IOC warn modern pentathlon it faces Los Angeles Olympics axe

Great Britain's Joseph Choong won the men's modern pentathlon at Tokyo 2020 but the sport could be axed for teh 2028 Games in Los Angeles.
Great Britain's Joseph Choong won the men's modern pentathlon at Tokyo 2020 but the sport could be axed for the 2028 Games in Los Angeles. (Carlos Barria / reuters)

Modern Pentathlon's future in the Olympics is hanging by a thread as the International Olympic Committee confirmed the guaranteed sports for the 2028 Los Angeles Games.

Surfing, sport climbing and skateboarding - which all made successful debuts in Tokyo this summer - will be part of the programme in California, pending a rubber stamp by the IOC's full membership.

But governance issues with boxing and weightlifting mean both have been placed on a watch list and told to quickly sharpen their acts, IOC president Thomas Bach labelling them 'problem children'.

Modern pentathlon was the brainchild of Pierre de Coubertin, the founder of the modern Olympic movement, who wanted a contest to simulate the experience of a 19th-century cavalry soldier behind enemy lines, ride an unfamiliar horse, fight enemies with pistol and sword then swim and run to return to their comrades.

However, it has long been fighting desperately for relevance in the ever-evolving five-ringed circus, where its involvement dates back to 1912.

It consistently ranks bottom for TV audiences and internal measurements for social engagement, metrics so important to the youth-obsessed IOC.

And the matter got worse in Tokyo as Germany's Annika Schleu, who had been in the women's gold-medal position before the showjumping, was seen in tears after her ride, Saint Boy, refused to jump over the obstacles, her coach Kim Raisner punching the horse in disgust before being sent home from the Games in disgrace.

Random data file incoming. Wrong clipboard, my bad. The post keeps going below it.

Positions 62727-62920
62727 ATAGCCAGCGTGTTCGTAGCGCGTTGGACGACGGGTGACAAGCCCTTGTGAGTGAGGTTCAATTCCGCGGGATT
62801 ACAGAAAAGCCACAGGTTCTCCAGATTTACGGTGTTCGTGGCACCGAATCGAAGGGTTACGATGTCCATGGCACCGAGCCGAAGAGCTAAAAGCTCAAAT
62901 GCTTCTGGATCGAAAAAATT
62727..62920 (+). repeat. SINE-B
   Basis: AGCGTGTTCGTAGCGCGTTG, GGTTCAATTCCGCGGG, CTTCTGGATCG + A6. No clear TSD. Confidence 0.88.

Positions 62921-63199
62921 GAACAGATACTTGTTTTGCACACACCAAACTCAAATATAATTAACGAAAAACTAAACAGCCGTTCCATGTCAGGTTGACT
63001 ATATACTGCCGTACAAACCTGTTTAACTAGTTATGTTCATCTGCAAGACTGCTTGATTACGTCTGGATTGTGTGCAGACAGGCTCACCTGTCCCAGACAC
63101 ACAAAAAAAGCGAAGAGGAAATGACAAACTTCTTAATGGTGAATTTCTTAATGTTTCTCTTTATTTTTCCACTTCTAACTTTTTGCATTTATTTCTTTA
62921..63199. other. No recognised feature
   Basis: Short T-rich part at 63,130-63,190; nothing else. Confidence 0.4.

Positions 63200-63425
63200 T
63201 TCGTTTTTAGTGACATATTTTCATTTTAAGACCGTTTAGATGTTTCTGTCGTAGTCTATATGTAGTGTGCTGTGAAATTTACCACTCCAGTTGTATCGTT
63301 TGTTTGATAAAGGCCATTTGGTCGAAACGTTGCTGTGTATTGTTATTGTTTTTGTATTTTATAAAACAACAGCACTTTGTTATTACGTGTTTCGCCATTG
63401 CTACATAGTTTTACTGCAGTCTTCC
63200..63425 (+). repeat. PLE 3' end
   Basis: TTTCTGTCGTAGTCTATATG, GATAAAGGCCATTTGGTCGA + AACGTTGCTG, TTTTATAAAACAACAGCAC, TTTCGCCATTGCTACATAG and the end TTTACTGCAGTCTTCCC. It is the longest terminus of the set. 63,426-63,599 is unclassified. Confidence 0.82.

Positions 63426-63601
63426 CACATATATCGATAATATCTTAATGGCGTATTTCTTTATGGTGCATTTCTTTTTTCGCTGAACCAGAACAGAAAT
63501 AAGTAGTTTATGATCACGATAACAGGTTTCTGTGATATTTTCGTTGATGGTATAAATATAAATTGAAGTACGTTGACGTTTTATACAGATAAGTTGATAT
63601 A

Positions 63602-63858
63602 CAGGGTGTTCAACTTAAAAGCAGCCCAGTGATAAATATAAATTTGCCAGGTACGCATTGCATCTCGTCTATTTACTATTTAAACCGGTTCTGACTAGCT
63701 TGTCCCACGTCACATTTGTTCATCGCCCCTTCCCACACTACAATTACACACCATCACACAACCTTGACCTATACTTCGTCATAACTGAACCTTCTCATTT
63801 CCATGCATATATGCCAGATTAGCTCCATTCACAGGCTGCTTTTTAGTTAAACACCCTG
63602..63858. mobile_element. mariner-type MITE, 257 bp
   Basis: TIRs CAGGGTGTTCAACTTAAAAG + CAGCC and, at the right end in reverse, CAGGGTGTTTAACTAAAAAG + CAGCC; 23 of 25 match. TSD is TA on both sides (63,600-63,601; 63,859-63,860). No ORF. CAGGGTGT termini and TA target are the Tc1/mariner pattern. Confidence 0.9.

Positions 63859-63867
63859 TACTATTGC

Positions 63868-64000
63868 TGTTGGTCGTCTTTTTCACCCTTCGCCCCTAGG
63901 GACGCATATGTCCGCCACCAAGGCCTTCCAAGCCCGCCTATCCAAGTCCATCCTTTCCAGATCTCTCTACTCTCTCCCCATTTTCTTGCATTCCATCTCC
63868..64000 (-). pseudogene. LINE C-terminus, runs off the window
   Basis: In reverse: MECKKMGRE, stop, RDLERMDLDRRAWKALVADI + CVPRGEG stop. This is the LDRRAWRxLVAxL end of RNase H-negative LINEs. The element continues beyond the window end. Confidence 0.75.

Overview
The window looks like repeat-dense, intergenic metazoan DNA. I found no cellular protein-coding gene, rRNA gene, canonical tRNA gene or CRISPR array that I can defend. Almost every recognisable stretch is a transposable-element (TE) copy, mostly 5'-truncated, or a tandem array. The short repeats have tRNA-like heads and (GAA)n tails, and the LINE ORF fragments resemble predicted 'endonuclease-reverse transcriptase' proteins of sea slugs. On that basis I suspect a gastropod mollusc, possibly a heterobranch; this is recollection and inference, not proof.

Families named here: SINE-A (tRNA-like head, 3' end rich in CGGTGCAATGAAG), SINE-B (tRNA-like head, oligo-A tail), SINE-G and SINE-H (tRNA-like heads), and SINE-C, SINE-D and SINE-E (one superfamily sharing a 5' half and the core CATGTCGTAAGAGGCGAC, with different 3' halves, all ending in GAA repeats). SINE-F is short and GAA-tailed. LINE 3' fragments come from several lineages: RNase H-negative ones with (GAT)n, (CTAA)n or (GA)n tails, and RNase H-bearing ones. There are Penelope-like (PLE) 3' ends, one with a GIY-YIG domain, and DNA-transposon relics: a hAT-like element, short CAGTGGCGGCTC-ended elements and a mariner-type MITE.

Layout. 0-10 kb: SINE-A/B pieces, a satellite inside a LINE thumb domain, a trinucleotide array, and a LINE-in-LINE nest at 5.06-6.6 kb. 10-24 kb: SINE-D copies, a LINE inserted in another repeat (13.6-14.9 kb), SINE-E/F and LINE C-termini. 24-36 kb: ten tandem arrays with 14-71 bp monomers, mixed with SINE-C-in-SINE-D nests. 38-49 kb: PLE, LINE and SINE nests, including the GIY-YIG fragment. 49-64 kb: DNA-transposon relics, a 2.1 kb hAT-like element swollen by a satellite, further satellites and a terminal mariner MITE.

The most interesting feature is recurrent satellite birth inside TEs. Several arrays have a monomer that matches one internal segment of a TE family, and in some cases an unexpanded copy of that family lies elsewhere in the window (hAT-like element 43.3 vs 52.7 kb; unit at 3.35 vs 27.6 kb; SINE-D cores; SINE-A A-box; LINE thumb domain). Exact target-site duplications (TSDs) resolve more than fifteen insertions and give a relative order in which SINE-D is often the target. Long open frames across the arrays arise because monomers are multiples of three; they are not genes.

Embattled modern pentathlon (UIPM) president Klaus Schormann forced through changes at a recent bad-tempered Congress to replace riding with another unknown discipline, incensing athletes including Team GB's Tokyo champions Kate French and Joe Choong, the latter slamming his 28-year stewardship of the sport.

However, the IOC - who are privately fuming about how the situation has been handled - are refusing to green light the sport's involvement until they have more information about its new-look, a move one influential insider dubbed: 'the beginning of the end for pentathlon'.

"Modern Pentathlon must finalise its proposal for the replacement of horse riding and demonstrate a significant reduction in cost and complexity and show improvements in safety, accessibility, universality and appeal for youth," said Bach.

Just 28 nations sent athletes to Tokyo and the IOC are riled by the sport's lacklustre attempts to increase its global appeal, the UIPM claiming the expense of horse riding, a charge that is disputed by athlete campaign group Pentathlon United, is the sole cause of this.

"The situation with modern pentathlon is very different to boxing and weightlifting," added IOC sports director Kit McConnell. "The UIPM went through a review and confirmed horse riding will not be part of the programme for LA, they are going through a process of looking at alternative options.

"They felt horse riding created cost and complexity challenges in different countries for people to access modern pentathlon. They felt they needed to make the sport more accessible and attract a wider audience and we understand the motivation of that step.

"They'll be testing alternatives and finalising a proposal later next year. It's a critical element that they reduce cost and complexity. Once we see what they've proposed we can assess the situation and make a decision about that in 2023. The athletes need to be a central part of that process."